We have also traditionally been taught that there is no “free lunch” in the economy: nothing is achieved without a cost. And yet, most of the knowledge currently driving our economy is the product of decades and even centuries of socially nurtured and socially transmitted advances in mathematics, physics, chemistry, agronomy, metallurgy, and many other sciences and technological fields—all of which come to us as the free gift of the past. Nobel Laureate economist Kenneth Arrow puts it this way: technical progress is one area in which nothing can “take the place of history,” and the “set of opportunities for innovation at any one moment is determined by what the physical laws of the world really are and how much has already been learned and is therefore ‘accidental’ from the viewpoint of economics.” One of the nation’s leading economic historians, Joel Mokyr, explains what this means: in fact, there is a free lunch in economics—the knowledge created by previous generations and inherited at no cost or at very low cost by people living today.
The moral question is, who owns knowledge? Or who should own knowledge? Put another way, if most of our wealth comes from inherited knowledge—not what we do “today”—then isn’t this part of our wealth, this knowledge, something which rightly should belong to everyone as a common inheritance?
As Solow’s growth data indicate, the inheritance of the past is far more important economically than what any of us can possibly contribute as individuals today. Another highly respected economist, William Baumol, argues that “nearly 90 percent … of current GDP was contributed by innovation carried out since 1870.” Although many technical issues are still debated, there is no longer significant dispute about the trend: modern prosperity is largely the result of expanding knowledge.
We work no harder today than our ancestors did in 1800 or in the ancient past, and we are no more intelligent in terms of basic brain capacity and reasoning ability. The cave paintings of earliest human culture are works of roughly the same basic intelligence as the theory of relativity. And yet our economy is more than 1,000 times larger than it was in 1800, and the best measure of prosperity, per capita Gross Domestic Product (GDP)—the amount of output the economy generates for every person—is twenty times higher today than it was in the early nineteenth century (it was $42,000 in 2006, the equivalent of almost $170,000 for a family of four). The key to such growth, experts agree, is rising productivity, usually measured in terms of the amount of output per hour of work, which rose more than fifteen-fold since 1870.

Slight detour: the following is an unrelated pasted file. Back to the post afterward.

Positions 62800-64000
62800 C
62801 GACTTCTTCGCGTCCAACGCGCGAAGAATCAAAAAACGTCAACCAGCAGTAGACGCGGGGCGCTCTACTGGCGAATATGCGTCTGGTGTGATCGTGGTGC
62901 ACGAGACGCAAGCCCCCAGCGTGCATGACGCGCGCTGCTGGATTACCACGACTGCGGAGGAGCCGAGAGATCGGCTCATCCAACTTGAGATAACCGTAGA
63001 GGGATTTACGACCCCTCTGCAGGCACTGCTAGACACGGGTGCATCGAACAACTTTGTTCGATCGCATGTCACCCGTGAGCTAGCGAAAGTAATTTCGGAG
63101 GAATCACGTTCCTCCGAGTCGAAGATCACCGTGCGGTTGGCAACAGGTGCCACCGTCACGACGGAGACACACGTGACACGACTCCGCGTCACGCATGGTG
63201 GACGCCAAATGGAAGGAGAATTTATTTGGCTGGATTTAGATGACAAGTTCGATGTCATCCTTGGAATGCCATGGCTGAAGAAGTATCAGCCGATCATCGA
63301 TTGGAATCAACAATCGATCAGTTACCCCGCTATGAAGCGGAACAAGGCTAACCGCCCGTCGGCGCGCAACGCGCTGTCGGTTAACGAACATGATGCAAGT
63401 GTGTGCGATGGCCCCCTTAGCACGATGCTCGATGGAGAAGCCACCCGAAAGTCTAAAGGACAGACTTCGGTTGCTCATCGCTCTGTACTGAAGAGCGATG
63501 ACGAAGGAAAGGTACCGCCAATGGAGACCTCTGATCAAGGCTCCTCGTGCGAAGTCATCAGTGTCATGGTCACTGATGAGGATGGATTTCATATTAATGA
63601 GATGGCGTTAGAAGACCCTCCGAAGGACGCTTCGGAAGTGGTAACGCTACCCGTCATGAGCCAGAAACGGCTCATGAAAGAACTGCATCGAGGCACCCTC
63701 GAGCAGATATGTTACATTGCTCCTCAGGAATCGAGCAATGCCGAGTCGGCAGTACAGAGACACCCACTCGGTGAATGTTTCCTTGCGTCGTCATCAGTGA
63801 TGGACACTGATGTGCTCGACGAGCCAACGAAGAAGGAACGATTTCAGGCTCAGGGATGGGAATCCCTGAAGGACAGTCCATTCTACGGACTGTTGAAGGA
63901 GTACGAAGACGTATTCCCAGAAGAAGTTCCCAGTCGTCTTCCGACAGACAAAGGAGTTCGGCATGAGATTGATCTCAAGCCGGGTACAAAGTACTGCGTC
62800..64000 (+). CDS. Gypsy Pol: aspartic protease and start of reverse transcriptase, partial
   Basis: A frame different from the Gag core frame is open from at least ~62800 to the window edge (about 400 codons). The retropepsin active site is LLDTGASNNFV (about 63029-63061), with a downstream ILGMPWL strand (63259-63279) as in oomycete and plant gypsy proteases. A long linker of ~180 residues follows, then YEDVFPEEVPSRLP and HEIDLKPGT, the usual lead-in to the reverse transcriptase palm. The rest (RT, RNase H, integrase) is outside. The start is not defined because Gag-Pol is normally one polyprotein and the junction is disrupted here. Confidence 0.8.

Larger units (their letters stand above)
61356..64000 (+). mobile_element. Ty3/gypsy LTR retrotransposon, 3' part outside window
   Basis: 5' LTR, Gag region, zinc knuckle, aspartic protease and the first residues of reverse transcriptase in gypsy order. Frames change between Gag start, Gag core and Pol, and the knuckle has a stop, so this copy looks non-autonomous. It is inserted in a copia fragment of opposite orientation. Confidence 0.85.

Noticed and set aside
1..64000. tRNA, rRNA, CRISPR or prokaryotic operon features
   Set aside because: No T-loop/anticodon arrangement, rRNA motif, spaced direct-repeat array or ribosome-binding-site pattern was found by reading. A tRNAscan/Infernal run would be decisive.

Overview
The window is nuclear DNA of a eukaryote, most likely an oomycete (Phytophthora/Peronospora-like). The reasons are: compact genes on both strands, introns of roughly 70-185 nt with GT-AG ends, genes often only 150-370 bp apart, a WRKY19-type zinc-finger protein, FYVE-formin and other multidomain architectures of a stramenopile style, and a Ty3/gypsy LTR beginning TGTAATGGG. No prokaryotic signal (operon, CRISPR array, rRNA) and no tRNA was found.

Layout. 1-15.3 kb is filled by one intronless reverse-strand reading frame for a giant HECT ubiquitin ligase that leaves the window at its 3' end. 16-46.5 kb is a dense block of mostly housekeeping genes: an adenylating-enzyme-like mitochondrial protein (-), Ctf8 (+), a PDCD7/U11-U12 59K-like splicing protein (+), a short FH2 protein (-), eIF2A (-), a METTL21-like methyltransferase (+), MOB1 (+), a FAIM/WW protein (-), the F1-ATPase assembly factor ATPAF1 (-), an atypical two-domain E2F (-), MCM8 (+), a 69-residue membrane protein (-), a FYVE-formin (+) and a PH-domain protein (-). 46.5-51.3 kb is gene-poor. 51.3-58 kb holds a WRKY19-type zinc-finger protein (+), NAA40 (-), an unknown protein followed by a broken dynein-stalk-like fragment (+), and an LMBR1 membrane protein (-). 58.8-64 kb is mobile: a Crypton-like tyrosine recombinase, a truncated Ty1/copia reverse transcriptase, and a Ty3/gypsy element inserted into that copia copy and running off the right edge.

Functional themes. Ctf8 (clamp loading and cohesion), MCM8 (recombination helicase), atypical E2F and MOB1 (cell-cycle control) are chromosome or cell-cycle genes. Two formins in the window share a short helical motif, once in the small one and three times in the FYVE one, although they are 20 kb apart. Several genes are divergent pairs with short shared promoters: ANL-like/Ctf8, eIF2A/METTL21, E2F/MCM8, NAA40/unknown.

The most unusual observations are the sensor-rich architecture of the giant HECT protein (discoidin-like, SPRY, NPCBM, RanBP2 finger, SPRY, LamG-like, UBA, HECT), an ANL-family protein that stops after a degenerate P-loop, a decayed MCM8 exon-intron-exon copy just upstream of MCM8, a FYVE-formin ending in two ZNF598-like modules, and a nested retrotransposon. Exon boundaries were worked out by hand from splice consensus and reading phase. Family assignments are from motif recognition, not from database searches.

It is these productivity-driven gains, largely fueled by expanding knowledge, that bring the traditional ethical concerns into clear focus in the modern economy. The key moral question is, are we more productive as individuals, or as a society? Warren Buffett, one of the wealthiest men in the world, argues that “society” is in fact “responsible for a very significant percentage of what I’ve earned.” To make his point, he asks how much money he would have if he were in Bangladesh, or if he were born in North America in 1700. His point is that the individual qualities we usually associate with “success” are in fact far less important, and far less morally significant, than the knowledge and technological capability available to those born later in the development of a society rather than earlier.